One of the most important trophies in U.S. soccer had salsa dripped on it recently at a Cauldron organizer’s house, where it spent a week adorning a coffee table in suburbia.
By TOD PALMER
The Kansas City Star
Such is the life of the MLS Supporters’ Shield.
Awarded for the first time in 1999, the Supporters’ Shield recognizes the top points winner each season. It has been deemed important enough that each winner also receives an berth into CONCACAF Champions League each year.
But unlike other trophies in professional sports — including hockey’s Stanley Cup, which has a well-documented history of its own odd encounters — the Supporters’ Shield is an award created, funded and administered solely by the league’s fans.
As such, salsa incidents sometimes happen.
“I’m not aware of anyone using it as a chip tray yet, but there were a couple barbecue fingerprints from the ISC (Independent Supporters Council) meeting back in January,” said Sean Dane, who is a Cauldron organizer, but not the salsa-offending rogue.
Dane is, however, president of the Supporters’ Shield Foundation, which commissioned a new Supporters’ Shield to replace the original, more quaint version — a vision that was realized two months ago.
“About five years ago in Toronto, (Cauldron member and Sporting Innovations designer) Sam Pierron started this process with many of the other supporter leaders,” Dane said. “The basic deal was the growth of supporters had outgrown the original trophy itself. There was a strong desire to create a new one.”
The original Supporters’ Shield — a sterling silver, chevron-shaped trophy that was designed and crafted for $2,200 by a female metalwork student at the University of Kansas whose work caught Pierron’s eye at an art fair in Olathe — can trace its genesis to the old AOL North American Soccer board, where a fan for the now-defunct Tampa Bay Mutiny first circulated the idea.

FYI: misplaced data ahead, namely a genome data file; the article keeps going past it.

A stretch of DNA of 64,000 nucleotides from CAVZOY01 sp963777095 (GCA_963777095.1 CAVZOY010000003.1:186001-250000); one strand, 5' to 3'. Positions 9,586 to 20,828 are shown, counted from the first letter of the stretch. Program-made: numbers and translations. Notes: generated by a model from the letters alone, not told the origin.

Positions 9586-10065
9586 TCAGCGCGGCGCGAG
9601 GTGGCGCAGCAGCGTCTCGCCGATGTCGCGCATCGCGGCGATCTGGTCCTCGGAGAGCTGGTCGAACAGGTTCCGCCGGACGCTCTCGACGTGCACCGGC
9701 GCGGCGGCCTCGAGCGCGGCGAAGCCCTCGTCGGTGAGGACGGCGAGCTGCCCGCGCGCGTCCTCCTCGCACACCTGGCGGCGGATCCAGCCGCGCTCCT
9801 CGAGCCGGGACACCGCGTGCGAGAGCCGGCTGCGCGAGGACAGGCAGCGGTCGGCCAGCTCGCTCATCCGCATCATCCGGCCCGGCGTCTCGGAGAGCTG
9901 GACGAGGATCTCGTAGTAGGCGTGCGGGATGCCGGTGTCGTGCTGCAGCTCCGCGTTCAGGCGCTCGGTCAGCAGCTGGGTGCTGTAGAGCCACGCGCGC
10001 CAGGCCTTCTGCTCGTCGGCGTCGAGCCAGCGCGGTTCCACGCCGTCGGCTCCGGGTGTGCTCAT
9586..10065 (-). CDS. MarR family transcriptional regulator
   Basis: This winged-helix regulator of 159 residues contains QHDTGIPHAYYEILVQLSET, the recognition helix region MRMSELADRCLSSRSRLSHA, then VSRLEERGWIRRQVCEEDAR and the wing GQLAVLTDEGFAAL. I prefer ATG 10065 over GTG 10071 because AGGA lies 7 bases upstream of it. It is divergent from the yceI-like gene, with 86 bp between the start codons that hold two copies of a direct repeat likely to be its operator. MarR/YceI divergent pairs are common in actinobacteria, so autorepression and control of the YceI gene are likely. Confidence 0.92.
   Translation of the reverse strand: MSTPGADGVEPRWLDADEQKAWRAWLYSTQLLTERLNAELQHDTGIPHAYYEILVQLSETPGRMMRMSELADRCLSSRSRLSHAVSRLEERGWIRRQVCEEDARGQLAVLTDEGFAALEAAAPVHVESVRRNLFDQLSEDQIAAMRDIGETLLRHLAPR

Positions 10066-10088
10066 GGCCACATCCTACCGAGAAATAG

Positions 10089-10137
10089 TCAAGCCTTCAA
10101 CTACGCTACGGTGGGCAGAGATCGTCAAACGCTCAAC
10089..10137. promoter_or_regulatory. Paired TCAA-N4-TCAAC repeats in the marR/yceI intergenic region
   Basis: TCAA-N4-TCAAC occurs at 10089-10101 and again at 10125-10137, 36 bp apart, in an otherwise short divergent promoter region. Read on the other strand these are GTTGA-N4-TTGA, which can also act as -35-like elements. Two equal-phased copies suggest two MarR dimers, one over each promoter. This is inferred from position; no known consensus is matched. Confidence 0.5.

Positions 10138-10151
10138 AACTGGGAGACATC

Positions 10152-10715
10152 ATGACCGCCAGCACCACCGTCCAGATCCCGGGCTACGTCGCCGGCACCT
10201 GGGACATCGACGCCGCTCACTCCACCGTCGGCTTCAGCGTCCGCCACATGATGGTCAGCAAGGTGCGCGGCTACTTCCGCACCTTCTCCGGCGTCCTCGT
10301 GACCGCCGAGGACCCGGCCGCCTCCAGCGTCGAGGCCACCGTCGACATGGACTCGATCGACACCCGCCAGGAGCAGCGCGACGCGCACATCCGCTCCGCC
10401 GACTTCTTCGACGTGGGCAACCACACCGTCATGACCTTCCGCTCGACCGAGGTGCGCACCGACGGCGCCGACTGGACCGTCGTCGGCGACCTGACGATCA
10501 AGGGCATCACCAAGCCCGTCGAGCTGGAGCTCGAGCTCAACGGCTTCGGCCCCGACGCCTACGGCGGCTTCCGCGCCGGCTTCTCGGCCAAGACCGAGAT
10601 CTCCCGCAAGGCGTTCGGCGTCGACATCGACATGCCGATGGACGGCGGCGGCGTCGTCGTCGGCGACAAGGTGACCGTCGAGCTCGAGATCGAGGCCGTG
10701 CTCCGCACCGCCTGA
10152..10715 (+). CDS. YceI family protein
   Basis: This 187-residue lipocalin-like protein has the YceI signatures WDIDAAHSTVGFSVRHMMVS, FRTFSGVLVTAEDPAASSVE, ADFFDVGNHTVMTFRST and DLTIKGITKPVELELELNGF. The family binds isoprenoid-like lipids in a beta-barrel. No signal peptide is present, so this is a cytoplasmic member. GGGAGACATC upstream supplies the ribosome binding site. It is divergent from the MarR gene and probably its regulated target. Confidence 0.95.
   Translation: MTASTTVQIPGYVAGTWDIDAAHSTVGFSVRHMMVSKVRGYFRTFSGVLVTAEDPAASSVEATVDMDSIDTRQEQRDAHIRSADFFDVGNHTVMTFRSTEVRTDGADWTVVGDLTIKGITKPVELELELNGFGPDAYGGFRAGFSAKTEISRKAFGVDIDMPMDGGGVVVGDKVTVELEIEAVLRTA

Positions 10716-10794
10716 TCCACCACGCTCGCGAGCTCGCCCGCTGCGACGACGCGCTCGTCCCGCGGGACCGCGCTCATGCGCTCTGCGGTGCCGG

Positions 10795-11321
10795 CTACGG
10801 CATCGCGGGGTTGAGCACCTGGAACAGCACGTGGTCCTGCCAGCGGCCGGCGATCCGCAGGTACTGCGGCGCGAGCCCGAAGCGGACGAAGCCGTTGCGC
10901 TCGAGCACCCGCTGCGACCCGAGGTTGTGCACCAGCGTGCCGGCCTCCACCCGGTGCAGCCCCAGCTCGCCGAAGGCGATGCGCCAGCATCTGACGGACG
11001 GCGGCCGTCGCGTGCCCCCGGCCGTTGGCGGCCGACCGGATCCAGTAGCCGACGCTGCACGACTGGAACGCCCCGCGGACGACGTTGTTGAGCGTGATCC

Recently, though, as the league has blossomed, it became clear the Supporters’ Shield needed an upgrade too.
During the ISC meeting at Sporting Park in January, the new Supporters’ Shield, a 35-pound, soccer-ball inspired design created by Toronto-based artist Kyle Stewart and crafted by Frank Bordieri of the Toronto-based Awardco firm, made its debut.
“What I like is that it reflects the past, while still making it a much more formal trophy,” Dane said. “That chevron shape from the original shield is still reflected in the center, but it’s clearly a more luxurious trophy. It has the look of an award more befitting the achievement of finishing as the points winner.”
The new Supporters’ Shield price tag? More than $15,000, which speaks to the health of supporters culture in the MLS. Groups from all 19 MLS teams helped fund the new trophy.
“With the Independent Supporters Council, there are rivals in the room and groups that don’t always get along, but they have bonded over these common goals and what’s good for the league and good for the game,” said Zach Cobb, a Cauldron organizer. “It has been incredible to see what groups pitted against each other can do when they realize that they all have similar goals.”
Individual fans can also buy a piece of the trophy through “I Support the Shield” scarf sales at the Supporters’ Shield Foundation’s website, www.supportersshield.org.
“The fact that it’s completely supporter-based makes it a unique arrangement,” Cobb said. “Obviously, it’s unique in the United States and we are lucky that the league has given it so much credence.”
The new Supporter’s Shield will tour the continent, making stops with all 19 MLS teams. It will be at Sporting Park for the MLS All-Star Game on July 31 as well as Sporting Kansas City’s regular-season meeting Aug. 3 against the New York Red Bulls.
To reach Tod Palmer, call 816-234-4389 or send email to firstname.lastname@example.org. Follow him at twitter.com/todpalmer